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  BiblioWorks believes that healthy communities require healthy minds, and so does Biblio.com! That’s why we founded Biblio Charitable Works in 2005 and have been helping to support BiblioWorks in their building of libraries, supplying books and training librarians in the poorest communities of Bolivia ever since. As a 501(c)(3) non-profit, they also need support from donors like you. To date, 12 libraries have been built in rural Bolivia. BiblioWorks trains librarians to run the libraries, which are embraced as … Continued


Condolence Letter from President Johnson to Coretta Scott King Heads to Auction

Quinn’s Auction Galleries is offering a signed condolence letter from President Lyndon B. Johnson to Coretta Scott King after the assassination of Martin Luther King, Jr.  The letter – an enormously important document in the history of the Civil Rights movement – is dated April 5, 1968, the day after Martin Luther King was shot in Memphis: Dear Mrs. King:     My thoughts have been with you and your children throughout this long and anguished day.    Tonight, Mrs. … Continued


Philadelphia Goes ‘Wilde’ with New Exhibit, Opera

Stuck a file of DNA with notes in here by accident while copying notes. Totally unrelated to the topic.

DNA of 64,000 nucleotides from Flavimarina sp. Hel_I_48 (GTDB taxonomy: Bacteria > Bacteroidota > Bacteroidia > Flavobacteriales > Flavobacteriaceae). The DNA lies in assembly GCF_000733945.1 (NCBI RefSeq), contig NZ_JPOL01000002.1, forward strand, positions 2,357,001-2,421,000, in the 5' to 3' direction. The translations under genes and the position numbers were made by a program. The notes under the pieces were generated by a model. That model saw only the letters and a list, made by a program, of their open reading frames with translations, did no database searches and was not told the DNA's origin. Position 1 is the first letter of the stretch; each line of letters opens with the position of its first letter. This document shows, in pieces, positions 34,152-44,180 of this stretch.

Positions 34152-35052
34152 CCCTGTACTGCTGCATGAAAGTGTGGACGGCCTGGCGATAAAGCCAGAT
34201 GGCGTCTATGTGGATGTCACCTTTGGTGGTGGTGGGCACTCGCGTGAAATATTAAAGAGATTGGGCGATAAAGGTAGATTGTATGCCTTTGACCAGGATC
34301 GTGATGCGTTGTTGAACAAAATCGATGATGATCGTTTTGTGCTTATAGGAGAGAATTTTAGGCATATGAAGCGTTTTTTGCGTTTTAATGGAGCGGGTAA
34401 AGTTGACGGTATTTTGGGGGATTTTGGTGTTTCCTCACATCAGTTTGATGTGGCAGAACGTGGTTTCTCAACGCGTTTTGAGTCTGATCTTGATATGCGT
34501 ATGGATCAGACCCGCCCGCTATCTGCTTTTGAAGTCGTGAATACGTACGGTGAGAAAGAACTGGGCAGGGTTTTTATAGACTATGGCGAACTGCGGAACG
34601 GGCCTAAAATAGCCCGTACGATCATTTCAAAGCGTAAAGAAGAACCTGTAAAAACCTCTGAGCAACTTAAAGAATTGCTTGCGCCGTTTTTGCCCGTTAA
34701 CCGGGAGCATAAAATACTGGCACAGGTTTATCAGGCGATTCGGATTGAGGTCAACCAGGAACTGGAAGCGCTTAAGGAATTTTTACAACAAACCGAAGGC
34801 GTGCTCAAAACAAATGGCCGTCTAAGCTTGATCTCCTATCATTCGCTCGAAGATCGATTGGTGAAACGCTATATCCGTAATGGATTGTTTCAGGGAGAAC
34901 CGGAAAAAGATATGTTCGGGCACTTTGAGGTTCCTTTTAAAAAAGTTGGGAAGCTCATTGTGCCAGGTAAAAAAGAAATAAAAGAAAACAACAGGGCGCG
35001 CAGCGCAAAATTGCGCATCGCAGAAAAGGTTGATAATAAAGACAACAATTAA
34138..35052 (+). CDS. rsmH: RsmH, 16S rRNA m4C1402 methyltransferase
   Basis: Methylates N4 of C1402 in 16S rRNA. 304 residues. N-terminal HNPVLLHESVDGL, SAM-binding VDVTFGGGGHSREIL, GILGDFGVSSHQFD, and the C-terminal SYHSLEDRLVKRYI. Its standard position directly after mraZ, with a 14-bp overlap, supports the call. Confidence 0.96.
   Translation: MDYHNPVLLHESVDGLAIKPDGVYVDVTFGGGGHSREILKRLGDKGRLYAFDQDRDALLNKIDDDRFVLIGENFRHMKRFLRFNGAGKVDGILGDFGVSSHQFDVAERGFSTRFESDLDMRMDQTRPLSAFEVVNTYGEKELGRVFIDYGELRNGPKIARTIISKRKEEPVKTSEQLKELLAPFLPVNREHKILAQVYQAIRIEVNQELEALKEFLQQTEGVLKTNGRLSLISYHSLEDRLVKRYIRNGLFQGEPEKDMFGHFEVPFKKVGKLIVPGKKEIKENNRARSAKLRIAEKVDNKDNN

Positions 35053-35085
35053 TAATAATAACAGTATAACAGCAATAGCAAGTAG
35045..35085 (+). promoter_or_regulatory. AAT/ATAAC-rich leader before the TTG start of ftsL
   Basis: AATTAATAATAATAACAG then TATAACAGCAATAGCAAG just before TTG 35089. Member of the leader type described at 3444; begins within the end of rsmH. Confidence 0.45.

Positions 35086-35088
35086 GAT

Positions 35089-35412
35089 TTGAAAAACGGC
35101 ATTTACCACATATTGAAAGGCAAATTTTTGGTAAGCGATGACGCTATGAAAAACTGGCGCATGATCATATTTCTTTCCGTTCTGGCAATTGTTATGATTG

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Oscar Wilde, photographic print on card mount: albumen. (Wikipedia)

Philadelphia has a case of Wilde fever. In late January, the Rosenbach of the Free Library of Philadelphia opened its latest exhibition displaying newly discovered works by Oscar Wilde (1854-1900). The Center for Performing Arts is hosting the East Coast premiere of “Oscar,” an opera chronicling Wilde’s scandalous love affair with Lord Alfred Douglas and the ruinous trial and incarceration that followed. The big question is, what do these events have to do with Philadelphia? As it turns out, a lot. Exhibit curators Mark Samuels Lasner and Dr. Margaret Stetz spoke with me earlier this week about how their show demonstrates a history of a long-lasting relationship between Oscar Wilde and Philadelphia.